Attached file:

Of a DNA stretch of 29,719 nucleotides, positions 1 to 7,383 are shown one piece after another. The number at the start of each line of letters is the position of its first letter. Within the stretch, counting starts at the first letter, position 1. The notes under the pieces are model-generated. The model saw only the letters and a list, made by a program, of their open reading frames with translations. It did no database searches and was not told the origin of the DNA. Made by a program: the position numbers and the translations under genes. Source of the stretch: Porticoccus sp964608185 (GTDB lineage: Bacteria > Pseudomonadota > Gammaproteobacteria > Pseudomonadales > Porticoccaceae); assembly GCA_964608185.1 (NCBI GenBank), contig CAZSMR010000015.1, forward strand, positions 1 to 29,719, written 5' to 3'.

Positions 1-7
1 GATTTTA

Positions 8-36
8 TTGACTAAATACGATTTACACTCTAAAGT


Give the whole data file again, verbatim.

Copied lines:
Of a DNA stretch of 29,719 nucleotides, positions 1 to 7,383 are shown one piece after another. The number at the start of each line of letters is the position of its first letter. Within the stretch, counting starts at the first letter, position 1. The notes under the pieces are model-generated. The model saw only the letters and a list, made by a program, of their open reading frames with translations. It did no database searches and was not told the origin of the DNA. Made by a program: the position numbers and the translations under genes. Source of the stretch: Porticoccus sp964608185 (GTDB lineage: Bacteria > Pseudomonadota > Gammaproteobacteria > Pseudomonadales > Porticoccaceae); assembly GCA_964608185.1 (NCBI GenBank), contig CAZSMR010000015.1, forward strand, positions 1 to 29,719, written 5' to 3'.

Positions 1-7
1 GATTTTA

Positions 8-36
8 TTGACTAAATACGATTTACACTCTAAAGT